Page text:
posted by Marilyn Tavenner
on September 29, 2016
Earlier this month I was part of a panel discussion on the health system’s transition to value-based health care. What I hope attendees took away from the panel discussion is that value-based care is the right thing to do for the health care system and for patients. But as often is the case with doing the right thing, it won’t be an easy road.
The good news is we’re on the right road, and we’ve made a lot of progress. We’re continuing to move away from the outdated fee-for-service model that prioritizes volume and transactions. Instead, health plans are working to refocus the delivery system on rewarding quality outcomes rather than how many tests and procedures take place.
The work around quality and efficiency must begin with provider readiness to enter into value-based programs, such as bundled payment and medical homes. Over the past several decades of value-based reforms, we’ve learned there is no one-size-fits-all model – both in terms of provider risk and patient needs. So the provider and health plan need the flexibility to establish programs that can address the specific needs of providers and patients.
It’s also important to recognize the role health plans must play in providing actionable data and additional clinical support to make these types of payment models work to do what’s right for patients. Health plans can help providers know what’s happening with their patients as they move through the health care system.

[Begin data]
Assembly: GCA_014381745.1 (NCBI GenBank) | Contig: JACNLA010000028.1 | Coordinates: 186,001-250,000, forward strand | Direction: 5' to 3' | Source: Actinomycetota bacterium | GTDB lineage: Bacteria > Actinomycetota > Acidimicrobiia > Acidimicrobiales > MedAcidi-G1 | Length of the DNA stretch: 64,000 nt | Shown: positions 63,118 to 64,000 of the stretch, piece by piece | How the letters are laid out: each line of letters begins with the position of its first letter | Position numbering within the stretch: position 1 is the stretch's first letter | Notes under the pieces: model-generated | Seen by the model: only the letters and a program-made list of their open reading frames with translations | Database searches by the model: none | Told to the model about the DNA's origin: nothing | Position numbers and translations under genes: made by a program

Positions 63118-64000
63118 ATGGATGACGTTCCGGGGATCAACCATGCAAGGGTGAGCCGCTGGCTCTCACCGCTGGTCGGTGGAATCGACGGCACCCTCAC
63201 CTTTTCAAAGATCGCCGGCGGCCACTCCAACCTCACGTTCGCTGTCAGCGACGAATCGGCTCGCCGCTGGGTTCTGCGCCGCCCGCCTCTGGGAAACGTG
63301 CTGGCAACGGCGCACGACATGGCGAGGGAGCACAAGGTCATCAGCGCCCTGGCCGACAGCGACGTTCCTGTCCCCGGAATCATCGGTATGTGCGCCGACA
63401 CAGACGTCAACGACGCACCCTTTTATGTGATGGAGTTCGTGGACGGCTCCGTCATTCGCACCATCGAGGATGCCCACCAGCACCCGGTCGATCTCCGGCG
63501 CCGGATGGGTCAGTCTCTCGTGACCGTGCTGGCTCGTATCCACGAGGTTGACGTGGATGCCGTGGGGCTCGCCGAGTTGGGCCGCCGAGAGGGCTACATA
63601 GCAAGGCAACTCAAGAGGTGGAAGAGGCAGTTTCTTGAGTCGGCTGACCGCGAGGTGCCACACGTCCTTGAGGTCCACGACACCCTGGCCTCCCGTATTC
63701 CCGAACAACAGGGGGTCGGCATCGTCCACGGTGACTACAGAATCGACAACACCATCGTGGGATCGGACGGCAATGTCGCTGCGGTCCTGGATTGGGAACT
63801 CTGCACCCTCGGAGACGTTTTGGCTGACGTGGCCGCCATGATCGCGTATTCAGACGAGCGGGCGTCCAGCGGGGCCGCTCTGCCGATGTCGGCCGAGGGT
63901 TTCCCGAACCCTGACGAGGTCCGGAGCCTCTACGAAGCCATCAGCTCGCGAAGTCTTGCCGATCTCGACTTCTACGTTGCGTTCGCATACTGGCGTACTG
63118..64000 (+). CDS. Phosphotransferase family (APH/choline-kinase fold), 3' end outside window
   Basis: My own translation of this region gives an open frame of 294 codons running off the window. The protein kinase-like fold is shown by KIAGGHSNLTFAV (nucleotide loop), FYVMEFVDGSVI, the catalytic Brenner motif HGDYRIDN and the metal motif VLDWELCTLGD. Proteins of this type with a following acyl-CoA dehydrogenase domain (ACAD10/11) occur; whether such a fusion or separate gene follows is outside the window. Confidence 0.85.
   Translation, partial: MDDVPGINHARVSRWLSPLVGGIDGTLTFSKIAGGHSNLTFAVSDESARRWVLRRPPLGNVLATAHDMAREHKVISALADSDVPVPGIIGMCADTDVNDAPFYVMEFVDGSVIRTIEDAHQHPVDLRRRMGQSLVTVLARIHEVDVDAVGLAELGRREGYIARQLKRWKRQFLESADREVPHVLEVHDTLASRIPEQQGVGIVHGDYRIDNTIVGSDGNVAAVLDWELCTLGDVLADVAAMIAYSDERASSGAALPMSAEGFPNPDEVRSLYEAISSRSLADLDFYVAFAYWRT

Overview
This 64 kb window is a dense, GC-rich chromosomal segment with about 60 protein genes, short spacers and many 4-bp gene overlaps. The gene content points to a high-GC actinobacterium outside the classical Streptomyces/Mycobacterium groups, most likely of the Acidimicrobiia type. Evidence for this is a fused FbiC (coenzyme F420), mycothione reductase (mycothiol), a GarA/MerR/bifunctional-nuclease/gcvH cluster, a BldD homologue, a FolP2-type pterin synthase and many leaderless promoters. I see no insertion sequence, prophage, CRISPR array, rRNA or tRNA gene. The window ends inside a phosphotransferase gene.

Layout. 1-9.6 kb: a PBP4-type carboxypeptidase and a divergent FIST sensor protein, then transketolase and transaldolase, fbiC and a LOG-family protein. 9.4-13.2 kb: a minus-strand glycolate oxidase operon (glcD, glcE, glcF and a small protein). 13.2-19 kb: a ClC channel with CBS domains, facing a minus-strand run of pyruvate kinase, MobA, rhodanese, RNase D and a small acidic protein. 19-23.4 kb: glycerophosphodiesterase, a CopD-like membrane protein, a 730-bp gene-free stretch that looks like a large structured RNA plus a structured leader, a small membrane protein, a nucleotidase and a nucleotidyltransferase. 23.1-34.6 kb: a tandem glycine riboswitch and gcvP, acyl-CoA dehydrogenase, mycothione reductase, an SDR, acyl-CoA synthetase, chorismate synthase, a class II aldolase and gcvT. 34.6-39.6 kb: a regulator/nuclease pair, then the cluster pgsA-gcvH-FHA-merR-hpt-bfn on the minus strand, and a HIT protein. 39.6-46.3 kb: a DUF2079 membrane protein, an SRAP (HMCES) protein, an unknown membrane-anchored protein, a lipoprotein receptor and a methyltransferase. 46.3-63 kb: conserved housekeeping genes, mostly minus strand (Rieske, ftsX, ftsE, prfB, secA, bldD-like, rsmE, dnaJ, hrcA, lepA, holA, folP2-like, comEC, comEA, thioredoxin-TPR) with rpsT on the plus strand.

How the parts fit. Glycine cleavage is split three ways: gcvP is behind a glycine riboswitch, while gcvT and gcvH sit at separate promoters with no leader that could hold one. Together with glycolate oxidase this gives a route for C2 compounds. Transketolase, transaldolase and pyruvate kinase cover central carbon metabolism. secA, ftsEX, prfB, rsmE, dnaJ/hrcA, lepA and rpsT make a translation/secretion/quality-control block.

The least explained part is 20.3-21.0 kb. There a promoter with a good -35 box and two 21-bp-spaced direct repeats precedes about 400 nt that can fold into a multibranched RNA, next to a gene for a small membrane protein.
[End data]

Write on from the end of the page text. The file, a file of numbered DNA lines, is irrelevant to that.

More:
Without provider support, value-based care models cannot achieve the triple aim of improving population health, enhancing that patient experience of care, and reducing costs. That’s why health plans provide regular feedback to physician practices and work together to align key quality metrics.
Some health plans are putting the focus on value through population-based models of care delivery that enable physicians to spend more time with patients who have complex health needs, while others are launching patient data initiatives to improve the health system’s ability to prevent, diagnose and treat disease.
Using health information technology, relying on evidence to identify the best treatment options, and having data to inform decision-making, we can work with providers to improve quality and improve efficiency, lower costs, and better coordinate care for patients.
Marilyn Tavenner is President and CEO of AHIP.